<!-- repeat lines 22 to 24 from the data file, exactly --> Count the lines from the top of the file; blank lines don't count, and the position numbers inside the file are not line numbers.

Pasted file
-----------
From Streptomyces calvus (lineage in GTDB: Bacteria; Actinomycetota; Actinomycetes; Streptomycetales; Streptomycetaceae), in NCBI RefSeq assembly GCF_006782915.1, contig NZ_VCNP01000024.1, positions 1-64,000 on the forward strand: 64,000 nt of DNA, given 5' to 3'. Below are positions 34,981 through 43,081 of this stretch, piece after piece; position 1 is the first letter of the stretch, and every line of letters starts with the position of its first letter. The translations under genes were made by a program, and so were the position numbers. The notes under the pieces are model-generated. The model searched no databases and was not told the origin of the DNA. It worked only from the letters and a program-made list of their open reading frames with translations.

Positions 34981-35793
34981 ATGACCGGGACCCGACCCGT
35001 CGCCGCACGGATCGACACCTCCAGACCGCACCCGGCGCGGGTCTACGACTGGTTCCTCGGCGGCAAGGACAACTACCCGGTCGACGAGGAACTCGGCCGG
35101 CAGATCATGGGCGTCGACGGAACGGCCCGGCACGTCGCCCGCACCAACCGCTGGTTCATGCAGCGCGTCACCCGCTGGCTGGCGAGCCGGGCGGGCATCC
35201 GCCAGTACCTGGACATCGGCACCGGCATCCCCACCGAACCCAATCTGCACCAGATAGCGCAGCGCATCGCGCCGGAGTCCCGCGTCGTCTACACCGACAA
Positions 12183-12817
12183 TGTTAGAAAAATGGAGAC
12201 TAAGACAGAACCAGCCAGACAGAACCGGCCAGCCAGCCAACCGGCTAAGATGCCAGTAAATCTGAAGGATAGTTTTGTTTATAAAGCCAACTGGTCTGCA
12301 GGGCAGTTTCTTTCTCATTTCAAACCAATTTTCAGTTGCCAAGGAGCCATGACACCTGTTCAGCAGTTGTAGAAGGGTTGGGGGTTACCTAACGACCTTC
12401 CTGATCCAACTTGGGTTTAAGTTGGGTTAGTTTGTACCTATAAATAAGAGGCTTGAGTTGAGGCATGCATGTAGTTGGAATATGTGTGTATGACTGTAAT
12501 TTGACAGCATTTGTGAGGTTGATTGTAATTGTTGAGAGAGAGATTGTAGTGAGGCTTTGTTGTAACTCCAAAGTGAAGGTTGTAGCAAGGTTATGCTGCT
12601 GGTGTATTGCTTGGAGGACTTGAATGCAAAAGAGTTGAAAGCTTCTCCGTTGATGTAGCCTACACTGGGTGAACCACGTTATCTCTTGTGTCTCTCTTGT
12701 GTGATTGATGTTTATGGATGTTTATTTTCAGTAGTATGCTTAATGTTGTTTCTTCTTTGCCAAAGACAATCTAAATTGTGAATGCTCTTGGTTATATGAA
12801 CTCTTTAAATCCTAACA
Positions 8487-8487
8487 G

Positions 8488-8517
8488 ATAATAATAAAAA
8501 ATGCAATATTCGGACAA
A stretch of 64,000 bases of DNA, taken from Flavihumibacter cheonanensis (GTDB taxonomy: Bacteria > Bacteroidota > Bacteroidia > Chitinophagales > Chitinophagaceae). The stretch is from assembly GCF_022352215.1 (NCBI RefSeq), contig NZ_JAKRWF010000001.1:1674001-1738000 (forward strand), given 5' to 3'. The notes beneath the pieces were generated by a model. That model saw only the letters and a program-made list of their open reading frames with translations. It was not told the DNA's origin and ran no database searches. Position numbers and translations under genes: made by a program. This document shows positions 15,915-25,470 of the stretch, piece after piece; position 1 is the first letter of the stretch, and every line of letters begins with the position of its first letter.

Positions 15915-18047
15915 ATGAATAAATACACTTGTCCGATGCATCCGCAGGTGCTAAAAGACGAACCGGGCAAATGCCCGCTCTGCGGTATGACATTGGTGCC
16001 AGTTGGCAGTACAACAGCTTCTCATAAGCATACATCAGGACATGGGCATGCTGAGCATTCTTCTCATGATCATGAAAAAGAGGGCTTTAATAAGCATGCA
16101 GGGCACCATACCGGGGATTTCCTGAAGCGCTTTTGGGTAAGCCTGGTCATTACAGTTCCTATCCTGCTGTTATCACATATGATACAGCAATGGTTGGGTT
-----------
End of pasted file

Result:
Positions 15915-18047
15915 ATGAATAAATACACTTGTCCGATGCATCCGCAGGTGCTAAAAGACGAACCGGGCAAATGCCCGCTCTGCGGTATGACATTGGTGCC
16001 AGTTGGCAGTACAACAGCTTCTCATAAGCATACATCAGGACATGGGCATGCTGAGCATTCTTCTCATGATCATGAAAAAGAGGGCTTTAATAAGCATGCA